Friday, February 7, 2014

The illusion of stability


It's human nature when faced with a chaotic environment ... to filter out most of the noise to focus on a single trend. The resulting illusion of stability gives us a context we can understand. But it's still an illusion.

The reality is that there are many different interrelated trends -- areas of change that impact us as well as the other trends. There are also discontinuities: sudden shifts that force us to rethink our assumptions.
Jason Bloomberg*
"The Agile Architecture Revolution"

Amen! to that sentiment. One often wonders if we're the engine of change, or the victim -- change leading us, rather than the other way 'round.

In the statistical world, it's much like finding the regression line amongst a lot of seemingly random or chaotic data points. The regression line is kinda the place we would like to be if we were the next thing to happen.
(Note: regression isn't filtering, but the line itself is a nearly noise-free representation of the "message of the data", so to speak)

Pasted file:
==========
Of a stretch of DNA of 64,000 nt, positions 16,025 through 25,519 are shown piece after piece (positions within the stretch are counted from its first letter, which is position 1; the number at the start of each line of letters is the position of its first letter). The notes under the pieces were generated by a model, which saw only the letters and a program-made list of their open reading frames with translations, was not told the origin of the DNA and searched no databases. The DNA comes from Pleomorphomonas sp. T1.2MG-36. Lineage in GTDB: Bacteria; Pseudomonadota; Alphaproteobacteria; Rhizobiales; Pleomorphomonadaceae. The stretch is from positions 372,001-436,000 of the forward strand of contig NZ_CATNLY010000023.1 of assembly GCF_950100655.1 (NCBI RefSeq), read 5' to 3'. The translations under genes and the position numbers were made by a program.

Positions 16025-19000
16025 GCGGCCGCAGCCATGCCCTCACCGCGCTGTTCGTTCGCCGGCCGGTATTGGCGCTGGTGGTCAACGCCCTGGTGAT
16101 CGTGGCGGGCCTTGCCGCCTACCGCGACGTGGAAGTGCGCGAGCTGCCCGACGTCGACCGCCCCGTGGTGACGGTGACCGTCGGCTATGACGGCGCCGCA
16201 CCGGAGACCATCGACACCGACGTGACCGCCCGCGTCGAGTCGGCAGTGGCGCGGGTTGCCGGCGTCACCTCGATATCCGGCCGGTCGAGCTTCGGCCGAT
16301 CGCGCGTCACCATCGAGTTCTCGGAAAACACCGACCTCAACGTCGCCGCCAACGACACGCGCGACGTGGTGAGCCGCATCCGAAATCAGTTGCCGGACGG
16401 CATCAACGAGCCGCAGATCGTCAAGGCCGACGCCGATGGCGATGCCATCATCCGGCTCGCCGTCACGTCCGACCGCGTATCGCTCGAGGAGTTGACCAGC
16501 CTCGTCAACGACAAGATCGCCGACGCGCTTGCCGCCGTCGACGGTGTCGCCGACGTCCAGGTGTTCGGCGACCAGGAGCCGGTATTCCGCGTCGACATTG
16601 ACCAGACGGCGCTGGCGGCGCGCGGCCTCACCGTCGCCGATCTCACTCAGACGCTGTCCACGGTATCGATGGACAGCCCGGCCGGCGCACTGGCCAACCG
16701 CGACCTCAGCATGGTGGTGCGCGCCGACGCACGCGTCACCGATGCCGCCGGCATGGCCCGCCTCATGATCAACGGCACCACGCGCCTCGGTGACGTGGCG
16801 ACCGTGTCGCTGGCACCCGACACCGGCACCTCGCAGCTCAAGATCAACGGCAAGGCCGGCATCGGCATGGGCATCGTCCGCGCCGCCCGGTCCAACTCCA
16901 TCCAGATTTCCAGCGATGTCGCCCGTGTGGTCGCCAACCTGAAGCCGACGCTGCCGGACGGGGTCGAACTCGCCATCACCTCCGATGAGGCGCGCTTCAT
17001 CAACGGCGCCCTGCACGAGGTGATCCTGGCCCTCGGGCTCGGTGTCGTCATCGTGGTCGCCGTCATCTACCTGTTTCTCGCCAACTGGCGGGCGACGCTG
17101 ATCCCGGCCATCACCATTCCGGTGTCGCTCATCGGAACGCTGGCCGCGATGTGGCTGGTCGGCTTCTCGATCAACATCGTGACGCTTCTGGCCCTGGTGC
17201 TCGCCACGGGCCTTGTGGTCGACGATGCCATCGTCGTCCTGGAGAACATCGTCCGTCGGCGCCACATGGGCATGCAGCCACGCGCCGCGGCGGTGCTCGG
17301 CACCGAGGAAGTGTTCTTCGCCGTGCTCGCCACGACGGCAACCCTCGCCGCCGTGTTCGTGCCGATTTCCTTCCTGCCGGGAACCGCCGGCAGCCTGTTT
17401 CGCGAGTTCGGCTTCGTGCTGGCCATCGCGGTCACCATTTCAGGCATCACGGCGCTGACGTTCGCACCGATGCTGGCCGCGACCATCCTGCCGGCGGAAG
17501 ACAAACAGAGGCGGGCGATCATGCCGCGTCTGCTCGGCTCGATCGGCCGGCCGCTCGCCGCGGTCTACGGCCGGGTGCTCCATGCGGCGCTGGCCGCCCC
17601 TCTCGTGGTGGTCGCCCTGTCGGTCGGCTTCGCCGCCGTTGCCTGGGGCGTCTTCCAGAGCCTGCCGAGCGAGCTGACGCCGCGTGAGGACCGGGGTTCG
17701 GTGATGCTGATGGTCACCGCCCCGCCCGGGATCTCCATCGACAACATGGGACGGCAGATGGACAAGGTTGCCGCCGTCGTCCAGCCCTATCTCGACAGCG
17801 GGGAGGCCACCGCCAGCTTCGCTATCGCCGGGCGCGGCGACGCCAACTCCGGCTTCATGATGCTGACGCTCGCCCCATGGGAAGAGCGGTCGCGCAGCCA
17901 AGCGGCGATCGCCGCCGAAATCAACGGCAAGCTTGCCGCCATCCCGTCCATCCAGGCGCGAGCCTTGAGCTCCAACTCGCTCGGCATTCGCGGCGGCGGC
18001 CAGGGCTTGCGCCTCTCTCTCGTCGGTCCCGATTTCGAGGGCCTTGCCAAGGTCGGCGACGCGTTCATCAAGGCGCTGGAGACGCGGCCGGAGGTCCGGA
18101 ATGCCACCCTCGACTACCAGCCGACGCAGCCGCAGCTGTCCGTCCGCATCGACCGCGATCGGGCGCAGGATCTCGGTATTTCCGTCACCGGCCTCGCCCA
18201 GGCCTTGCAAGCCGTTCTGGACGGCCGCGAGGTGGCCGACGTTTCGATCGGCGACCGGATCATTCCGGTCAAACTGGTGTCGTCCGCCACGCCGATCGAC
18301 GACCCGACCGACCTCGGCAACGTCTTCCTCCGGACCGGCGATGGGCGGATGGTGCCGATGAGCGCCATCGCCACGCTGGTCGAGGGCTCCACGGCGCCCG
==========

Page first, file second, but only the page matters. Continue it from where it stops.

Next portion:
Of course, a word of caution: it's not actually so swell to speak of filters narrow enough to smooth out the noise, and yet leave enough bandwidth to be disturbed by a discontinuity or sudden shift. Such phenomenon have very high frequency components which would likely be smoothed to the point of unrecognizability at the filter output.

Therein lies the hazard: big shift at the input... and little notice at the output. (See: Microsoft misses mobile and the tablet shift, or worse: Blackberry misses everything. ) One wonders if the Microsofties have been living on the wrong side of the filter.. perhaps a little exposure to the chaos of small business would be a tonic.

 


*Bloomberg is President of a consulting firm that takes the position, roughly, that a SOA (services oriented architecture) that is very loosely coupled to accommodate ambiguity and emergence of function and performance when the user is part of the system and in-the-loop is an "agile architecture". Bloomberg has coined the development of such architecture as "Complex System Engineering" (CSE); it is the heart of the "revolution". He contrasts CSE with traditional system engineering which he more or less equates with integrating a number of small objects into a large system.These views, and his company offerings in this regard, informs the content of his book.


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